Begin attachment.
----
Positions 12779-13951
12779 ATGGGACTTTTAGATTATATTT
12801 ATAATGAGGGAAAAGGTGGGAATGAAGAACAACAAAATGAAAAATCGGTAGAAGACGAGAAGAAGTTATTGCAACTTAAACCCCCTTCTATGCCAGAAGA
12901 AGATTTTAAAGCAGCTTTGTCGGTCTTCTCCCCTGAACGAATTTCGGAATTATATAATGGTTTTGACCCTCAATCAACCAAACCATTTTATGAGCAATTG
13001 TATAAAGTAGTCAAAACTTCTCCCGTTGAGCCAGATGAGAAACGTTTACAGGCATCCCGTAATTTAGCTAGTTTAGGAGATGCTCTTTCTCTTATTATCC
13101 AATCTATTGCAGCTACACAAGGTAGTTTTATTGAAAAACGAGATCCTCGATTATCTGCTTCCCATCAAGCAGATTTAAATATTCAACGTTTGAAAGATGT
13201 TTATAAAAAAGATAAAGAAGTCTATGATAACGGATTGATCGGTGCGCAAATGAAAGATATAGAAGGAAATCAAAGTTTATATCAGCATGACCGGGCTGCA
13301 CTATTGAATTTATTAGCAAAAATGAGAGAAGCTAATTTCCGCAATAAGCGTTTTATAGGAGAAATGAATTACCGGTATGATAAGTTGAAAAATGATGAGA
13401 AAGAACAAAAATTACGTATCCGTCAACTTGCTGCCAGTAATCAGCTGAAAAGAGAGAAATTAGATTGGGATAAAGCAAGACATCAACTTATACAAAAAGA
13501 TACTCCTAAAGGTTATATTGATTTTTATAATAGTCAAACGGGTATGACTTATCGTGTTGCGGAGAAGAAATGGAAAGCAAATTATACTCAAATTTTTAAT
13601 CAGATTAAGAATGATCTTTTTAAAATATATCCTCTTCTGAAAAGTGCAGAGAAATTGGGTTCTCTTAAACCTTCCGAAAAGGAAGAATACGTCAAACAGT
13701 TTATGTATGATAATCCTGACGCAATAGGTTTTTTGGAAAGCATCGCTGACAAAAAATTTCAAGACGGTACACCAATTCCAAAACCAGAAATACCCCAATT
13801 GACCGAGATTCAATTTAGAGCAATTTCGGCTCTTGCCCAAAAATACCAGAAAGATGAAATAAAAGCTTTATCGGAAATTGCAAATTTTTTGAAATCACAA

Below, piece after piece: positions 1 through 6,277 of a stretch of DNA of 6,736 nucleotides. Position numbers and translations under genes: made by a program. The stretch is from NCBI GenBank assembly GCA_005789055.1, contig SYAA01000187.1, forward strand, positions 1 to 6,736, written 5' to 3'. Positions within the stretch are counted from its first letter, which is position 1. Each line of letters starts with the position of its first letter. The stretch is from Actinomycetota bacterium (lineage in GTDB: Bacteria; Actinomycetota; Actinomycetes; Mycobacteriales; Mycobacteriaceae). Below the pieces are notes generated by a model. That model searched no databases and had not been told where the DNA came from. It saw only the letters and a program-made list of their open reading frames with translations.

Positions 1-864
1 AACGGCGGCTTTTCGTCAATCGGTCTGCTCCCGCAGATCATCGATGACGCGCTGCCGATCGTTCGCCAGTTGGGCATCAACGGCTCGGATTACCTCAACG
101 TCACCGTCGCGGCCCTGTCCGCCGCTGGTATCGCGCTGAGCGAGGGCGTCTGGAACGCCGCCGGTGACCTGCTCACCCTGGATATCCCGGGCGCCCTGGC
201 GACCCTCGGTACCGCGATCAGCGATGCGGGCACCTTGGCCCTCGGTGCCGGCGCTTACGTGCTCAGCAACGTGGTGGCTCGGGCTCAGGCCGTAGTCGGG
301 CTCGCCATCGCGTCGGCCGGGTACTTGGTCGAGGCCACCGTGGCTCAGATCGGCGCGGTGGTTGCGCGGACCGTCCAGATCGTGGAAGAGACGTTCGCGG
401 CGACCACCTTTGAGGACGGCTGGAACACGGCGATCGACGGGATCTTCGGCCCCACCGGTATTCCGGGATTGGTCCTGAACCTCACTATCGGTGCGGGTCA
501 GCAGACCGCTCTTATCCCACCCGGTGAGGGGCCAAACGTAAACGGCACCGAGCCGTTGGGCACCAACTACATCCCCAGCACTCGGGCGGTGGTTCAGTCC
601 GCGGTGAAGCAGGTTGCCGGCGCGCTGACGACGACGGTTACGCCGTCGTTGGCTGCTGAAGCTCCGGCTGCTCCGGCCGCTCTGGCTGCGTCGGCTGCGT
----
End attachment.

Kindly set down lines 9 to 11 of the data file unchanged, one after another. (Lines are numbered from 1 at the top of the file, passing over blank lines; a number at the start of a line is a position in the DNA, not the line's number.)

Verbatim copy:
13401 AAGAACAAAAATTACGTATCCGTCAACTTGCTGCCAGTAATCAGCTGAAAAGAGAGAAATTAGATTGGGATAAAGCAAGACATCAACTTATACAAAAAGA
13501 TACTCCTAAAGGTTATATTGATTTTTATAATAGTCAAACGGGTATGACTTATCGTGTTGCGGAGAAGAAATGGAAAGCAAATTATACTCAAATTTTTAAT
13601 CAGATTAAGAATGATCTTTTTAAAATATATCCTCTTCTGAAAAGTGCAGAGAAATTGGGTTCTCTTAAACCTTCCGAAAAGGAAGAATACGTCAAACAGT